A few things, however, are quite clear. The N900 runs on Nokia's "other" operating system, Maemo, which is 80% based on Linux and is designed for better applications processing, storage, and browsing than typical smartphone operating systems. Nokia has put a lot of thought and effort into producing a device that integrates modern computing applications, such as the ability to run multiple chats simultaneously, and video capability from video streaming technology vendor Qik.
Tellingly, Samir Agarwal, Nokia's head of its Maemo operations, called it "a computer that also happens to be a phone." He added that Nokia wanted to design a tool that corresponds to the reality that "people are always switching back and forth between applications," and so added "multitasking capabilities that are very visible."
One way the N900 accomplishes this is by setting up four separate user interfaces that users can toggle between and customize as they wish. Agarwal said the device is close to being a netbook and added, "I'm not sure what a smartphone is."
Well, one characteristic of a smartphone, Samir, is that it has a carrier, often with a subsidy to soften the blow of the estimated $700 price tag. Another is that it's, you know, available in stores. Not only could Agarwal not say that it will be available in time for the holiday shopping period, he acted as if that were an entirely secondary consideration. For a vendor beset with product delivery delays, his was a rather lackadaisical response, couched in truisms about not shipping the N900 until it's got all its bugs ironed out (we will sell no whine before its time?)
But the fact is that by the time the M900 hits store shelves, it will be competing with not only Apple's iPhone, Palm's Pre and Research in Motion's second take at the Storm, but the first of what figure to be many Droid phones, all of which have serious brand recognition in the United States. By the time Nokia gets around to reintroducing the N900 -- this time with pricing and a carrier -- all the oxygen will have been sucked out of the market by the likes of Motorola, HTC and LG, running on Google's Android.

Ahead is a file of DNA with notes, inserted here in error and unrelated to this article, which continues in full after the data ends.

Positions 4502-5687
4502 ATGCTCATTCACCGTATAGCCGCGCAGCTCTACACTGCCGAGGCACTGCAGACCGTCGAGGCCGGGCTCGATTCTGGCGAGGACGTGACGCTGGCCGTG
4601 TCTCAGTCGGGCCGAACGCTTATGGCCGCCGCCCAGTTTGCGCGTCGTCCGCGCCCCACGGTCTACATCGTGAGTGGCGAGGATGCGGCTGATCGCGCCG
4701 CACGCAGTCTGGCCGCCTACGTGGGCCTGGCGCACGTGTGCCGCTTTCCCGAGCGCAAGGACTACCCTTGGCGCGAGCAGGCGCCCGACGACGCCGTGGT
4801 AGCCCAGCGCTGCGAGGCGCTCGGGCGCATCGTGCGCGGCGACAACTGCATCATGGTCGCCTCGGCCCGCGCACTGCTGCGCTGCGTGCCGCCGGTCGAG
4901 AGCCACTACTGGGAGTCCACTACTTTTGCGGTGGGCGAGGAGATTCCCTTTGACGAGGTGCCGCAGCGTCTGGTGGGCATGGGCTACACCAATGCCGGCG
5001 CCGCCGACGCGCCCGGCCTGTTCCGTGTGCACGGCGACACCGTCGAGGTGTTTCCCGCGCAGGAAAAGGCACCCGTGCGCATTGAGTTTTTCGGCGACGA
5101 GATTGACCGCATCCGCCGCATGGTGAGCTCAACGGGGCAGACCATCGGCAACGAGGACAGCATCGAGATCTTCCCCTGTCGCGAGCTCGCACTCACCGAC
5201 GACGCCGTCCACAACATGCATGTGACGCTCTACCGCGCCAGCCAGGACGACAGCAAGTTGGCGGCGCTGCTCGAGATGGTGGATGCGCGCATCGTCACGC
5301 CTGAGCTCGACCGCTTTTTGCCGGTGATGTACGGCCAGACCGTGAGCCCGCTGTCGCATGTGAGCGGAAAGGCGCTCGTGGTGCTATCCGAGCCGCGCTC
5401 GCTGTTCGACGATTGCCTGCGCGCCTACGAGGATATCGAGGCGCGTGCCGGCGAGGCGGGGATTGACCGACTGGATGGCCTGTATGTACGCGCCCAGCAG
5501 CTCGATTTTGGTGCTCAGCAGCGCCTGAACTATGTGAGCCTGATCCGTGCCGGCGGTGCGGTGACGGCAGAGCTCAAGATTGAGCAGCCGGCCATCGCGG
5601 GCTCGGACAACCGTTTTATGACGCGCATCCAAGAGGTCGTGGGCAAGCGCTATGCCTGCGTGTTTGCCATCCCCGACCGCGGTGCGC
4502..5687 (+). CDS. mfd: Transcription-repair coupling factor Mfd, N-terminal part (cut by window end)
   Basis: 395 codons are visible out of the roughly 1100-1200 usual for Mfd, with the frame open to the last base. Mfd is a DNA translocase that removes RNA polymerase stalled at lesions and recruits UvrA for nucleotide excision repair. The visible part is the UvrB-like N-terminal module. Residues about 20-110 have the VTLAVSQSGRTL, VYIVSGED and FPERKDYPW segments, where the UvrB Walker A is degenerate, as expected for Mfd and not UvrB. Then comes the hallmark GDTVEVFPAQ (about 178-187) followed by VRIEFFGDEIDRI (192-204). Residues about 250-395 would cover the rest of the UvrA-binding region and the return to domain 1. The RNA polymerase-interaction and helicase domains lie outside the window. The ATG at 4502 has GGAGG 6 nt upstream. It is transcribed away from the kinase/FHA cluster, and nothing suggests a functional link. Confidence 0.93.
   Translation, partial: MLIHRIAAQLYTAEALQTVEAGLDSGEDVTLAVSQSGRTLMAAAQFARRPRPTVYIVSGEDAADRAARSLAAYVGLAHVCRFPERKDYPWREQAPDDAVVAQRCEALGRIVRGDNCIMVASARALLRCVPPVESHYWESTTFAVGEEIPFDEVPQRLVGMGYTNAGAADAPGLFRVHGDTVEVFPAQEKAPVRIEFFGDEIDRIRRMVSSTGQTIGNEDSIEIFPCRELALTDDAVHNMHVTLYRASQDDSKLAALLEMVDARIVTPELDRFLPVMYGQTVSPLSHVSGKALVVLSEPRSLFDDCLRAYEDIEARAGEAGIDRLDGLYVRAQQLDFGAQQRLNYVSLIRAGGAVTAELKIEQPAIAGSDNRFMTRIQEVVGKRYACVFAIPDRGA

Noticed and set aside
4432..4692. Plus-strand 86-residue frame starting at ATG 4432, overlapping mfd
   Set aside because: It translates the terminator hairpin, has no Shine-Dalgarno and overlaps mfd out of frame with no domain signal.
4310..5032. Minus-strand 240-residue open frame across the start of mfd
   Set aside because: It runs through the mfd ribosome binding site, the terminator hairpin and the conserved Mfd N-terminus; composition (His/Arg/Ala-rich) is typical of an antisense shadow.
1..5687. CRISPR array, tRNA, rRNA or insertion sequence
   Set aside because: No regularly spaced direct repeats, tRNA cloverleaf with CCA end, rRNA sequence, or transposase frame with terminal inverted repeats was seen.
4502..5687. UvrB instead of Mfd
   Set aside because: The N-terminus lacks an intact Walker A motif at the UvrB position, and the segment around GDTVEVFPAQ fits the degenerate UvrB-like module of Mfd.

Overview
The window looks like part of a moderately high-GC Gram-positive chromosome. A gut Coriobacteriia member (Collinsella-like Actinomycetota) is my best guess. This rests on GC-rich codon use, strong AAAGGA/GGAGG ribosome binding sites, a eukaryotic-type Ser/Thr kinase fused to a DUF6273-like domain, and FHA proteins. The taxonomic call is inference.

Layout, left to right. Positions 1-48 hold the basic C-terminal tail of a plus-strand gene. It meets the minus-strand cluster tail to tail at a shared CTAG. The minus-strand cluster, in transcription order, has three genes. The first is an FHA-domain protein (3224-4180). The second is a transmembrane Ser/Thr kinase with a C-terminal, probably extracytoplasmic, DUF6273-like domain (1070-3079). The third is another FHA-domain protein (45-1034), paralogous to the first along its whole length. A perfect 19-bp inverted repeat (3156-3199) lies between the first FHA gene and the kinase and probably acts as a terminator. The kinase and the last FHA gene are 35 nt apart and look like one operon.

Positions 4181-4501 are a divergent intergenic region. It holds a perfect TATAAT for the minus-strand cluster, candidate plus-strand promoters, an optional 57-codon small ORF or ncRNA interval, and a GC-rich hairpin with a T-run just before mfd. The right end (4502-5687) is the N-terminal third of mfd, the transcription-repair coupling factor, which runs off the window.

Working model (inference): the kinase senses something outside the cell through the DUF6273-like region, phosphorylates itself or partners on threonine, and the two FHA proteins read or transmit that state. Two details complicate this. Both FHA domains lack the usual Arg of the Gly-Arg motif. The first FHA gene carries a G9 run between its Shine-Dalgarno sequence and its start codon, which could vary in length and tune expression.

Am I selling Nokia short?
I know that Nokia is a major international brand, but then again, so is Peugeot. While I haven't lived overseas in a little over a decade, last I know, eleven out of ten cars on the street in North Africa are Peugeots. That doesn't make them very popular here, though, and after taking their best shot, Peugeot has essentially given up on the U.S. market, at least where cars are concerned (bicycles are a different matter).
On the other hand, the netbook market is not only very new, but the market leaders have little or no brand recognition in the U.S., no disrespect intended to Acer and Asustek. Dell, HP, Intel and Qualcomm are among the other players in this market, but while they are established brands, have yet to demonstrate they can dominate this category. In other words, it's still not too late for Nokia to jump in this game.
And Agarwal said himself about the N900, it's a computer that also happens to be a phone. No other netbook can make that claim, and that in itself is reason enough for Nokia to like its chances as a netbook vendor. Just forget that whole smartphone thing, let users pick whichever carrier they like for voice and data services, and market the device as an ultraportable computer with telephony built in.